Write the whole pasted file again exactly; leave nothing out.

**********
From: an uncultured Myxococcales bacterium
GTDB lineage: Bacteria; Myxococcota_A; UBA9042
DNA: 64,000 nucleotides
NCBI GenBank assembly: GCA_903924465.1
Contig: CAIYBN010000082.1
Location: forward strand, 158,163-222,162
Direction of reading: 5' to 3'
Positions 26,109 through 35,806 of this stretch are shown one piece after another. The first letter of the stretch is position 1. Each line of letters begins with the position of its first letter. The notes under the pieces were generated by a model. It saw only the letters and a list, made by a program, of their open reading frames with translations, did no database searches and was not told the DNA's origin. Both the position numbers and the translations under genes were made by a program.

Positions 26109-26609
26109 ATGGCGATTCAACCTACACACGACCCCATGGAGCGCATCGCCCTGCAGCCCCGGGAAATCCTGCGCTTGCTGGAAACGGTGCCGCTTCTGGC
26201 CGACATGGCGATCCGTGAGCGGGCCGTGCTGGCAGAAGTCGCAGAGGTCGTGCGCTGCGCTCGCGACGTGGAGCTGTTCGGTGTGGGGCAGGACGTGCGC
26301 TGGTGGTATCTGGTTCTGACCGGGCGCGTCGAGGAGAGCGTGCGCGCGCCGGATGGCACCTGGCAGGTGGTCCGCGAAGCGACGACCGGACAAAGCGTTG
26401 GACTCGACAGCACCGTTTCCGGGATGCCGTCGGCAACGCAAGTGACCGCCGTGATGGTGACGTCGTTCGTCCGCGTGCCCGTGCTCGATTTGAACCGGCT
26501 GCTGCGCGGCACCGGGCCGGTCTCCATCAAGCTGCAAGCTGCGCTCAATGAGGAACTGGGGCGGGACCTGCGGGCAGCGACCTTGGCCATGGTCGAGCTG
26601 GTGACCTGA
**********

From: an uncultured Myxococcales bacterium
GTDB lineage: Bacteria; Myxococcota_A; UBA9042
DNA: 64,000 nucleotides
NCBI GenBank assembly: GCA_903924465.1
Contig: CAIYBN010000082.1
Location: forward strand, 158,163-222,162
Direction of reading: 5' to 3'
Positions 26,109 through 35,806 of this stretch are shown one piece after another. The first letter of the stretch is position 1. Each line of letters begins with the position of its first letter. The notes under the pieces were generated by a model. It saw only the letters and a list, made by a program, of their open reading frames with translations, did no database searches and was not told the DNA's origin. Both the position numbers and the translations under genes were made by a program.

Positions 26109-26609
26109 ATGGCGATTCAACCTACACACGACCCCATGGAGCGCATCGCCCTGCAGCCCCGGGAAATCCTGCGCTTGCTGGAAACGGTGCCGCTTCTGGC
26201 CGACATGGCGATCCGTGAGCGGGCCGTGCTGGCAGAAGTCGCAGAGGTCGTGCGCTGCGCTCGCGACGTGGAGCTGTTCGGTGTGGGGCAGGACGTGCGC
26301 TGGTGGTATCTGGTTCTGACCGGGCGCGTCGAGGAGAGCGTGCGCGCGCCGGATGGCACCTGGCAGGTGGTCCGCGAAGCGACGACCGGACAAAGCGTTG
26401 GACTCGACAGCACCGTTTCCGGGATGCCGTCGGCAACGCAAGTGACCGCCGTGATGGTGACGTCGTTCGTCCGCGTGCCCGTGCTCGATTTGAACCGGCT
26501 GCTGCGCGGCACCGGGCCGGTCTCCATCAAGCTGCAAGCTGCGCTCAATGAGGAACTGGGGCGGGACCTGCGGGCAGCGACCTTGGCCATGGTCGAGCTG
26601 GTGACCTGA